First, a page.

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Standard Operating Procedures for Clinical Researchers
John Wiley & Sons, 177pp, ISBN 0-471-96936-2.
Paperback

Published:  April 1998

Editors:   Paul Meng Consultant, PMC, Vienna, Austria.
Josef Kolman, The Medical Pharmaceutical Research Centre, Vienna, Austria.
Graeme Scott Scotia Pharmaceuticals Ltd, Stirling, Scotland, UK.

The ICH guideline for GCP(1) defines the standard to which Investigators must adhere to when conducting clinical trials. It is not a requirement of GCP for Investigators to work according to SOPs. However, many realise that formalising and documenting procedures provides a means to ensure that the rigorous standards of GCP are implemented and maintained. This book was written with the primary aim of providing Investigators with a summary of the information require in order to facilitate the conduct of clinical trials in accordance with the ICH guideline.

The presentation of the book is a selection of SOPs and Checklists, each provided in a clear, concise format that are ready to use but may be amended to provide a customised portfolio of relevant documentation.

The SOPs are presented in a logical order. They follow the flow of a clinical study starting from the organisation and planning required prior to commencing a clinical study, right through to archiving trial data. Areas covered therefore include: reviewing and validated the protocol, obtaining informed consent, managing study drug supplies, reporting adverse events and clinical results, and being prepared for monitoring visits, audits and inspections.

Two sample SOPs are included entitled 'Nursing Procedures' (Application of Nitro-glycerine Ointment) and 'Clinical procedures' (Standardised Measurement of Blood Pressure). These are included to encourage and assist medical and nursing staff to prepare and employ SOPs to cover all practical aspects of the clinical study. In this way the book emphasises the use of SOPs as a training medium for clinical staff.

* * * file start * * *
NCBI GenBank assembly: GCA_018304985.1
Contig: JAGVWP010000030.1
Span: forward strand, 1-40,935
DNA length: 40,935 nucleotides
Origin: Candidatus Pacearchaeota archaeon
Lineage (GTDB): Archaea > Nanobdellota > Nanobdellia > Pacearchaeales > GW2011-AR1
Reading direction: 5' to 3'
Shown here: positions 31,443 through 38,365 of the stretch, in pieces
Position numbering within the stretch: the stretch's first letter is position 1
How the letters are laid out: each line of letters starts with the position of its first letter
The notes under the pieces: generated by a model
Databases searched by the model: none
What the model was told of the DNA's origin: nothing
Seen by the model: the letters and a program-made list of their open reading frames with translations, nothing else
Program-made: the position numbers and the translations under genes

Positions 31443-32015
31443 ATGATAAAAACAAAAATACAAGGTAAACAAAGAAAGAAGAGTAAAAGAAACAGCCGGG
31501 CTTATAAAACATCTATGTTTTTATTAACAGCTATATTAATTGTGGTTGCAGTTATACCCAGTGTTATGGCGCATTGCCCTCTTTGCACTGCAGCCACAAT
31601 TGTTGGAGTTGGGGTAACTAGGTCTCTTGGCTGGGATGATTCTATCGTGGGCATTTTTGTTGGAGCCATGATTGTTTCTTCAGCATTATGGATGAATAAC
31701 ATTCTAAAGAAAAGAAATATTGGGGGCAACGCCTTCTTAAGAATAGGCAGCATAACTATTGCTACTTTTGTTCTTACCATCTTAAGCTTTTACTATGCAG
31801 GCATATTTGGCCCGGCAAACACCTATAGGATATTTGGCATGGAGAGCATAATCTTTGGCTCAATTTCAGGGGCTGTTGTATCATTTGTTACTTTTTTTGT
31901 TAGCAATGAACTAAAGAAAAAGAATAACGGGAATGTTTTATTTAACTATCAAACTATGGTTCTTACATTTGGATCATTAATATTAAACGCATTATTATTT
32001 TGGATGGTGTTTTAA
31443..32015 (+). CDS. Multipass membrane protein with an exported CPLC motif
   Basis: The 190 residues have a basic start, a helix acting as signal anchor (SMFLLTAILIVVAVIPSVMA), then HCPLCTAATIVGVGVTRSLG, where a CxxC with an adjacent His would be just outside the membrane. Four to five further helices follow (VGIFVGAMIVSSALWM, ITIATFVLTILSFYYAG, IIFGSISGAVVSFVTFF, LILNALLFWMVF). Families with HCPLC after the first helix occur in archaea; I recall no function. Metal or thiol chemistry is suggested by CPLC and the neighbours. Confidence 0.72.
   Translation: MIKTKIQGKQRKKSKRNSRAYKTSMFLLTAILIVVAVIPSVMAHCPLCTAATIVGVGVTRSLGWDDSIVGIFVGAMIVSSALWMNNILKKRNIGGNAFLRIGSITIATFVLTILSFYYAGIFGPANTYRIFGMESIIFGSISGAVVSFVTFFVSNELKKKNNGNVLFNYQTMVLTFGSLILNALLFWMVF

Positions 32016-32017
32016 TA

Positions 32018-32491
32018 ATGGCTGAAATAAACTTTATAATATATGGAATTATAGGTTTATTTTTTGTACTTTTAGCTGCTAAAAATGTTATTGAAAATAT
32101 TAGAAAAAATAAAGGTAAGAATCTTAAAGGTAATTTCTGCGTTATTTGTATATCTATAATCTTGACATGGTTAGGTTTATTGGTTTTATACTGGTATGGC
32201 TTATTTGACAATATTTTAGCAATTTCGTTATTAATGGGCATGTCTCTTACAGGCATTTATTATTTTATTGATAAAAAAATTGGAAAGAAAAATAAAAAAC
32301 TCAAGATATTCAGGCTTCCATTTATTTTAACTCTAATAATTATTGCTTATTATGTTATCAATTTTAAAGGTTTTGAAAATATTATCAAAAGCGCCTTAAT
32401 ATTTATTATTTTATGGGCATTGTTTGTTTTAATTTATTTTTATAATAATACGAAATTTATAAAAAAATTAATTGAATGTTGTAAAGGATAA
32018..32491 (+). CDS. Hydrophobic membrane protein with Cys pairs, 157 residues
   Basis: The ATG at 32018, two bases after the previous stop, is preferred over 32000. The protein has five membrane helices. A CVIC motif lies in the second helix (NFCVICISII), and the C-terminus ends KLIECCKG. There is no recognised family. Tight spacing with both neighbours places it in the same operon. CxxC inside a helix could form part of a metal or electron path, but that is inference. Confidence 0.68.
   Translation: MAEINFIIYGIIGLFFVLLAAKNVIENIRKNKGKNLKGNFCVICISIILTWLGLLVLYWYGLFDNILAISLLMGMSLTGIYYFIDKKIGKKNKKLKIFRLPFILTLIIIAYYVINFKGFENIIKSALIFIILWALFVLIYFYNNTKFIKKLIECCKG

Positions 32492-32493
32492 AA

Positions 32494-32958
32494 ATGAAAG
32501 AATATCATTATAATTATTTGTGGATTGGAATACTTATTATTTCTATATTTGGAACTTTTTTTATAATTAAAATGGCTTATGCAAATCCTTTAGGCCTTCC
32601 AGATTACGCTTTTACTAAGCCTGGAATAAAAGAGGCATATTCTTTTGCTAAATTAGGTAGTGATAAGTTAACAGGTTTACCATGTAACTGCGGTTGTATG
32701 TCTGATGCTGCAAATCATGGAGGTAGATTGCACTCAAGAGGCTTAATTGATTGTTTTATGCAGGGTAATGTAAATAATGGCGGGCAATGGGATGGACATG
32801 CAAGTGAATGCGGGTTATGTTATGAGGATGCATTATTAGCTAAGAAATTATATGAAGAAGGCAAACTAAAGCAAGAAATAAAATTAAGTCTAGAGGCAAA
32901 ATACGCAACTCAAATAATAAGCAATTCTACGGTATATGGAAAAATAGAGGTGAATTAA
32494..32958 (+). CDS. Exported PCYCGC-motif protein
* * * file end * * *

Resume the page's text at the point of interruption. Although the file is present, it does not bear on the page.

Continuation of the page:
In addition, the book contains an interesting and brief description of the entire clinical development process including a summary of the basic principles of GCP. The history and development of GCP and the international harmonisation process are all explained clearly and succinctly. A summary of the Investigators responsibilities and the relationships that exist with Pharmaceutical Companies and CROs are also included. In the final chapter, the editors have provided a useful summary of the FDA regulations concerning clinical trials.

The books primary aim is to provide Investigators with a GCP reference source and to supply a database of standard SOPs that may be adapted according to specific requirements. For this function the book excels and should form essential reading for all medical staff conducting clinical trials. In addition, it may be recommended to staff involved in the management or monitoring of human clinical research as an easy-to-use, quick-check summary of the procedures involved throughout the clinical trial process. In particular it provides a useful training tool for CRAs, Study Monitors, Medical and Regulatory Affairs personnel and all involved in preparing and managing SOPs.

  • Reference

1. ICH SECRETARIAT (1996). ICH Harmonised Tripartite Guideline for Good Clinical Practice. IFPMA, Geneva.


 
 
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